B. Plaintiff's Allegations

1. The Sexual Encounter Between Plaintiff and Jane Doe

Plaintiff in this case is a Florida native who, after excelling in high school, was admitted into Columbia's class of 2016. (Am. Compl. ¶ ¶ 16-17). Shortly after arriving on Columbia's campus in August 2012, Plaintiff became acquainted with a female first-year student (" Jane Doe" ), who was assigned to the same residence hall floor as Plaintiff. ( Id. ¶ ¶ 26-27). During the first semester of their first year, Jane Doe dated Plaintiff's roommate, and Plaintiff also became close to Jane Doe's roommate. ( Id. ¶ 27). By virtue of their shared social circle, Plaintiff and Jane Doe saw each other " nearly on a daily basis" and often spent time together at social outings on the weekends. ( Id. ¶ 28).

On the night of May 12, 2013, Plaintiff was studying for his statistics final in a lounge on the seventh floor of his residence hall. ( Id. ¶ 29). At approximately 1:00 a.m. ( i.e., technically on May 13, 2013), Jane Doe arrived outside the lounge and began speaking with one of Plaintiff's and Jane Doe's mutual friends. ( Id. ¶ ¶ 29-30). Ten or twenty minutes later, Jane Doe came into the lounge and sat down next to Plaintiff. ( Id. ¶ 31). They then talked until approximately 2:30 a.m., when Plaintiff suggested that they go for a walk outside; Jane Doe agreed. ( Id. ¶ ¶ 31-32). Plaintiff and Jane Doe strolled around the Columbia University neighborhood for approximately one hour, at which point they returned to the lounge where Plaintiff had been studying. ( Id. ¶ ¶ 32-33). As Plaintiff gathered his books, Jane Doe and Plaintiff began to flirt with each other, and they discussed " hooking up" instead of going to bed. ( Id. ¶ 33). Because each of their roommates was asleep at the time -- and Plaintiff's roommate was Jane Doe's ex-boyfriend -- Jane Doe suggested that they go to the bathroom located within her suite rather than to either of their bedrooms. ( Id. ¶ 34).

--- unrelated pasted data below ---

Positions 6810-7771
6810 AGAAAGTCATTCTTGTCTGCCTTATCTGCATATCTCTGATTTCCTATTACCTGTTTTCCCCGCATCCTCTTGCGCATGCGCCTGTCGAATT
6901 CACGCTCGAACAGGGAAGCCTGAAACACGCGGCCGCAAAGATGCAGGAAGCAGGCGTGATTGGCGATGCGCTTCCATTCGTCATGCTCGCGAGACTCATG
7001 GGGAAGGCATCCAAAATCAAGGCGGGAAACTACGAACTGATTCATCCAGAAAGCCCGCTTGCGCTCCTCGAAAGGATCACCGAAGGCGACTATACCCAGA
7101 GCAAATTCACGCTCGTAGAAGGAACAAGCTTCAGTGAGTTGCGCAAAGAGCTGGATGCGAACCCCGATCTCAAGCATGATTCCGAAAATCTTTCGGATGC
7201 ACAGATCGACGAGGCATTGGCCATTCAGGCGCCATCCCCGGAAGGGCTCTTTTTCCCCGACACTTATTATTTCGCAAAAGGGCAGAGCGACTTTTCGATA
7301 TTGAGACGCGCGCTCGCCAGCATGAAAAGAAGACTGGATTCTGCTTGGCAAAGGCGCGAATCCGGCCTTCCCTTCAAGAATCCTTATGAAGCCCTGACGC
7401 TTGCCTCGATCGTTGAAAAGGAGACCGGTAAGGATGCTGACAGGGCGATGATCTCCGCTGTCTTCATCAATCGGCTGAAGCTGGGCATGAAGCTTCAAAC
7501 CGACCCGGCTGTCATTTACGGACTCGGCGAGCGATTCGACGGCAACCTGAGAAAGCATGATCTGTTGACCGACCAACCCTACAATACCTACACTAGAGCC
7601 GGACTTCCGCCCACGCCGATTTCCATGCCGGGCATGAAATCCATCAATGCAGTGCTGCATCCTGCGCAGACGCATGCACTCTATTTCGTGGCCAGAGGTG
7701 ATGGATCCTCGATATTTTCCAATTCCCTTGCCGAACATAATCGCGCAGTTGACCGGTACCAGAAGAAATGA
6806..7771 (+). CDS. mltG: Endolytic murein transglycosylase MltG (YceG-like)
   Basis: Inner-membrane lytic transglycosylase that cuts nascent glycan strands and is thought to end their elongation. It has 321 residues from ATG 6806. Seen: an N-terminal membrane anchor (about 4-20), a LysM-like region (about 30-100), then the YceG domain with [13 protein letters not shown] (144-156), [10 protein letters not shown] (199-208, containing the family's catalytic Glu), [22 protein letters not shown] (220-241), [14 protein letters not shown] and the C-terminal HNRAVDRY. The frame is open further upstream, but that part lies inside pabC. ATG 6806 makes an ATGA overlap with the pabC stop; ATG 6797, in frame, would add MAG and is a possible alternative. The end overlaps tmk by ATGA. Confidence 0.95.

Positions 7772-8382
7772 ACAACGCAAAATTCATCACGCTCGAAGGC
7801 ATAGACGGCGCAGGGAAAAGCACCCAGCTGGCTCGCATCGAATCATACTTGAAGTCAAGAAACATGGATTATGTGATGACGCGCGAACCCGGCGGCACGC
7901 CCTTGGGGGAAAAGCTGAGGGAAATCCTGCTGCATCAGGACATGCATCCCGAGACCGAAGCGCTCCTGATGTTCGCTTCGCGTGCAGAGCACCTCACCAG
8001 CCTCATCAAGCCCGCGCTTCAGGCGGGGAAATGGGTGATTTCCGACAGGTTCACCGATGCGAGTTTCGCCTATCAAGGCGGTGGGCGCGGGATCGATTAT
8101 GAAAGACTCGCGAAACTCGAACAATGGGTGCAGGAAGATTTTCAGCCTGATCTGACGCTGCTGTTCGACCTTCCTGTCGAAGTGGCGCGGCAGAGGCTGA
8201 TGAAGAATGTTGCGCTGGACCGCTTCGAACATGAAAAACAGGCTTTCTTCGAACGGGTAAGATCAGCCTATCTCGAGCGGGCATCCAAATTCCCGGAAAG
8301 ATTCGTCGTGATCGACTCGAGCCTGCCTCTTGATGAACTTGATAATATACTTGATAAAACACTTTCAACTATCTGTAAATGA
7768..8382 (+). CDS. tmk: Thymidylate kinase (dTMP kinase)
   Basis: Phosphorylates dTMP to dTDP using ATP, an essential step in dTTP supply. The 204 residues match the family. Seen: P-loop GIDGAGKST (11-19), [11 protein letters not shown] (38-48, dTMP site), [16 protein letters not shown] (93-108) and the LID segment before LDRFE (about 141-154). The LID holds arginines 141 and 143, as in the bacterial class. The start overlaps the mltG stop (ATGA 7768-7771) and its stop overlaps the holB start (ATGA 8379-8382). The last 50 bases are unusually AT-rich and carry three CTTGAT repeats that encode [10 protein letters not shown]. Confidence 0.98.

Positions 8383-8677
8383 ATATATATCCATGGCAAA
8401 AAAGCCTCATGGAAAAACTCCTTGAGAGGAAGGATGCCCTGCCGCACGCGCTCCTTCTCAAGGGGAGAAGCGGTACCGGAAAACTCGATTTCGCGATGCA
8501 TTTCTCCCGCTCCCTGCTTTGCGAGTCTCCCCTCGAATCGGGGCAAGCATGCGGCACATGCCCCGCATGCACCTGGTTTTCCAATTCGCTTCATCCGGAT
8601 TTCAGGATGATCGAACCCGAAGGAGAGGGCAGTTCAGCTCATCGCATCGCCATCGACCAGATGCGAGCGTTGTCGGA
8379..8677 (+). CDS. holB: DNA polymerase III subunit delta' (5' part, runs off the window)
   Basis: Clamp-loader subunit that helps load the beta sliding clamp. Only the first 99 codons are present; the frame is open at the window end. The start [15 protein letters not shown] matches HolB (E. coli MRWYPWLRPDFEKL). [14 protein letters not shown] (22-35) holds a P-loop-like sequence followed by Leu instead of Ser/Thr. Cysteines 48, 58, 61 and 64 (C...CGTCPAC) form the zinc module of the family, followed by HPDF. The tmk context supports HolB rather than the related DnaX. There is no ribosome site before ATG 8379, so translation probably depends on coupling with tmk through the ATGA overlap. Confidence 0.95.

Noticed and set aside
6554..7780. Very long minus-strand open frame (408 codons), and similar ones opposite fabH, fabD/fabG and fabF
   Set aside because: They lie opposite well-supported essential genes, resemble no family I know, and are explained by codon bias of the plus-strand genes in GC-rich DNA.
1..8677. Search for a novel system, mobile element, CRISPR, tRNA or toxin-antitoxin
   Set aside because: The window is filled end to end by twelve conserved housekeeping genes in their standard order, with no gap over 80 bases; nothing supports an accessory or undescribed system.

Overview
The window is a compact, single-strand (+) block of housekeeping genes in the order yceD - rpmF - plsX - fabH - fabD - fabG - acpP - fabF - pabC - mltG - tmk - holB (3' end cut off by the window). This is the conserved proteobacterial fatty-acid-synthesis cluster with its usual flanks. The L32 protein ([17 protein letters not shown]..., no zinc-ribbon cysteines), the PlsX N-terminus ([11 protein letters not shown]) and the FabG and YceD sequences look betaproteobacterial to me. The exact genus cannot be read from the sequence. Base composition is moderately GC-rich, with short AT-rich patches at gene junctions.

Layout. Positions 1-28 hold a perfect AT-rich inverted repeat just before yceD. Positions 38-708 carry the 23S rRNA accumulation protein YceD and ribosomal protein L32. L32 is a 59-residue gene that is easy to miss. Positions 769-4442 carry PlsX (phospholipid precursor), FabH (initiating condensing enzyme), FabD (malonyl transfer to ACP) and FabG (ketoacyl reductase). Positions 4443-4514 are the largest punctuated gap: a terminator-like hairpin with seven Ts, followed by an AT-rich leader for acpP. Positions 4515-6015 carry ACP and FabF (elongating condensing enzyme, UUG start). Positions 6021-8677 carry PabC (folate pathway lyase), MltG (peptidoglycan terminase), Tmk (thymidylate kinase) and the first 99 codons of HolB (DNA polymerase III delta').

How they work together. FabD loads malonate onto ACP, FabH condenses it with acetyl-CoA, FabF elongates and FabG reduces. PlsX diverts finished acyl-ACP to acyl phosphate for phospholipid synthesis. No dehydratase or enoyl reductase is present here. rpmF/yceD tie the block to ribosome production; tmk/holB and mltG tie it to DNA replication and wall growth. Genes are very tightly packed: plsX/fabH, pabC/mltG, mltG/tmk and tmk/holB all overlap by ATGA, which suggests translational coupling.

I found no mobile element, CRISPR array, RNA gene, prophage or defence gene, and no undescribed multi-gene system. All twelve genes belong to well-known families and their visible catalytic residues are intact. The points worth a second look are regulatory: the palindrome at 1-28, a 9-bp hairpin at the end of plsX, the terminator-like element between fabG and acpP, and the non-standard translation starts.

Plaintiff dropped his bag off in his room, and then the two walked together to Jane Doe's suite. ( Id. ¶ 35). When they reached the bathroom located within Jane Doe's suite, Jane Doe instructed Plaintiff to wait there while she went into her bedroom to find a condom. ( Id. ¶ 35). When Jane Doe came back into the bathroom, she undressed herself in front of Plaintiff, and the two proceeded to have sex. ( Id. ). Afterwards, Jane Doe took a shower, and Plaintiff returned to his room to go to sleep. ( Id. ¶ 36).

In the following weeks, Jane Doe contacted Plaintiff a few times to express concern about how their sexual encounter might appear to others in their social circle, particularly because Jane Doe had dated Plaintiff's roommate. ( Id. ¶ ¶ 37-38). At or about the same time, Jane Doe also spoke about the encounter to Claire Kao, a resident adviser to both her and Plaintiff, who then approached Plaintiff to discuss the evening. Kao told Plaintiff that she had been advised that he had engaged in " consensual sexual intercourse" with Jane Doe on the night of May 12th, and that

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Jane Doe had sought to discuss the encounter with her in confidence, but that she was required by state law to report the incident to Columbia. ( Id. ¶ 39).[3] Despite Kao's statement, no formal report of the incident was filed at that time, and both Plaintiff and Jane ...